Host/Co-producer: Ted Alvarez

Co-producer: Sara Bernard

Music: The Explorist

Executive Producer: Mark Baumgarten

To the Rescue!

To the Rescue!

August 31, 2021

For outdoor adventurers, search and rescue teams provide a critical service, often for free — and it all started in Seattle.

For outdoor adventurers in Washington state, potential trouble can be just a few steps away. The combination of topography, weather, glaciers, avalanches and technical ascents in the state's craggy peaks mean that even the most careful hikers can find themselves in danger.

Most of them are lucky enough to never need outside help. But for those who do, mountain rescue teams are prepared to swoop in on foot or from the air. And Seattle Mountain Rescue is indisputably one of the best wilderness rescue networks in the country because it works in one of the hardest places to do it.

Seattle Mountain Rescue and other teams of trained mountaineers are on call for alpine wilderness rescues in western Washington 365 days a year. But there's something even more remarkable about them: They're made up entirely of volunteers.  

The whole idea of rescuing people from dangerous situations in the mountains completely free of charge was born right here in Seattle. For this episode of Crosscut Escapes, we explore the origins of mountain rescue and see what it takes for someone to go from being rescued to becoming a rescuer themselves.

For more information on how to have a safe journey on your next adventure, check out Seattle Mountain Rescue’s handy preparedness guide.

---

Credits

Host/Co-producer: Ted Alvarez

Co-producer: Sara Bernard

Music: The Explorist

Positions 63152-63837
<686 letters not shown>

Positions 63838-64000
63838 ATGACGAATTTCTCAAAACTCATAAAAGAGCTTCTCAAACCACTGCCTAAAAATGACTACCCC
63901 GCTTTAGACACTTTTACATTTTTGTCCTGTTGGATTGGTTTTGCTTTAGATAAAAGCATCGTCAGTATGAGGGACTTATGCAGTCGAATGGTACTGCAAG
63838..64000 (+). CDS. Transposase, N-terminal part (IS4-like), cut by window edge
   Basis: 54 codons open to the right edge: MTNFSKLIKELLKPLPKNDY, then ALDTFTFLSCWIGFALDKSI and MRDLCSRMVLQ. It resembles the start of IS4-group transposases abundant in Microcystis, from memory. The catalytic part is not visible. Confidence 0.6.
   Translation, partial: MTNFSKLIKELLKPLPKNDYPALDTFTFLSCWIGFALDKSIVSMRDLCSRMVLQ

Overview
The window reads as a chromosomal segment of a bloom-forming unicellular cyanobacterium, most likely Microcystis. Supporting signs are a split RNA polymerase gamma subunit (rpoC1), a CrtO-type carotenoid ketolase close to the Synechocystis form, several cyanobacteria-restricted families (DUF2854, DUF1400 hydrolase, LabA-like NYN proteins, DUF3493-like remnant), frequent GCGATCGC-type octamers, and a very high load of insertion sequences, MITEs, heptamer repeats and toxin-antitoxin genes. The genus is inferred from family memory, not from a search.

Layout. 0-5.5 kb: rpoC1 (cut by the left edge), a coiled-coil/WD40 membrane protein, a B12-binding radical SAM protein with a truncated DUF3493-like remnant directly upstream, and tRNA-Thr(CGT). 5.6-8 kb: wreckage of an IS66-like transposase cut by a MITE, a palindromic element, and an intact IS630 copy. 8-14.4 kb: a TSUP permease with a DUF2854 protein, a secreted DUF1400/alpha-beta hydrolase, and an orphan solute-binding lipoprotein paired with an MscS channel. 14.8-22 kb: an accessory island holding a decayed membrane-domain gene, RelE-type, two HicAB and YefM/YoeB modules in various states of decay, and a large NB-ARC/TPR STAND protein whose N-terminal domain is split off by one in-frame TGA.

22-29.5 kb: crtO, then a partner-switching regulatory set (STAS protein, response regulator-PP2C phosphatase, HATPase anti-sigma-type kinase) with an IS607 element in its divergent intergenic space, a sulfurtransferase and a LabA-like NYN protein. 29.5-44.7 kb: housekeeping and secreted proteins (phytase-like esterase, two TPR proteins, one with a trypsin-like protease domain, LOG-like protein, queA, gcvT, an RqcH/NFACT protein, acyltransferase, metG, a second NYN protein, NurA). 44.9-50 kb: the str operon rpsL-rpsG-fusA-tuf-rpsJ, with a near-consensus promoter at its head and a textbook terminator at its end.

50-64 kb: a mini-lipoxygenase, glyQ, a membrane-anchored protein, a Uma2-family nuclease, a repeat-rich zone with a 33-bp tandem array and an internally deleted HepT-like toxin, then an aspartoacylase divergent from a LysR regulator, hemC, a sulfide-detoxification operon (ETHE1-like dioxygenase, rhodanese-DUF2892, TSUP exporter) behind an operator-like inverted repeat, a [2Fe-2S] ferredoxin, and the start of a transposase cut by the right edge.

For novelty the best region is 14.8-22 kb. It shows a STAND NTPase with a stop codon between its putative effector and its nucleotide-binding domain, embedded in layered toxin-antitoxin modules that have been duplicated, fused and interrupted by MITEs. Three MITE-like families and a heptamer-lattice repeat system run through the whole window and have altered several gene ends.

Executive Producer: Mark Baumgarten

Climate Change and the Future of Outdoor Adventuring

Climate Change and the Future of Outdoor Adventuring

August 26, 2021

In this special episode, we speak with the director of the UW Climate Impacts Group about the ways that outdoor recreation is changing and what can still be saved.

For a long time, climate change was more of a theoretical threat for many people. While certain events would underline the threat the scientists were warning the world about, they were rare enough that it was possible to ignore or quickly forget about the dangers ahead.

That is becoming more and more difficult to do now as headlines about record-breaking heat waves, drought, wildfires and flooding become more frequent. 

It is also becoming more difficult to ignore for one particular segment of the population: outdoor adventurers who rely on snowy slopes, forest trails, waterways and clean air to get their kicks.

For this special episode of Crosscut Escapes we are sharing a conversation from our Crosscut Talks podcast where we speak with CIG director Amy Snover about the ways the changing climate is changing the nature of outdoor recreation.

Stay tuned for the first episode of Crosscut Escapes' second season on Tuesday, Aug. 31!

---

Credits

Host: Mark Baumgarten

Event producers: Jake Newman, Andrea O'Meara

Engineers: Seth Halleran, Resti Bagcal, Viktoria Ralph

Coming Soon! Crosscut Escapes, Season 2

Coming Soon! Crosscut Escapes, Season 2

August 19, 2021

The adventure begins August 31, 2021. Host Ted Alvarez returns with six new episodes that will take you to the wildest places in the Pacific Northwest with the people who know them best.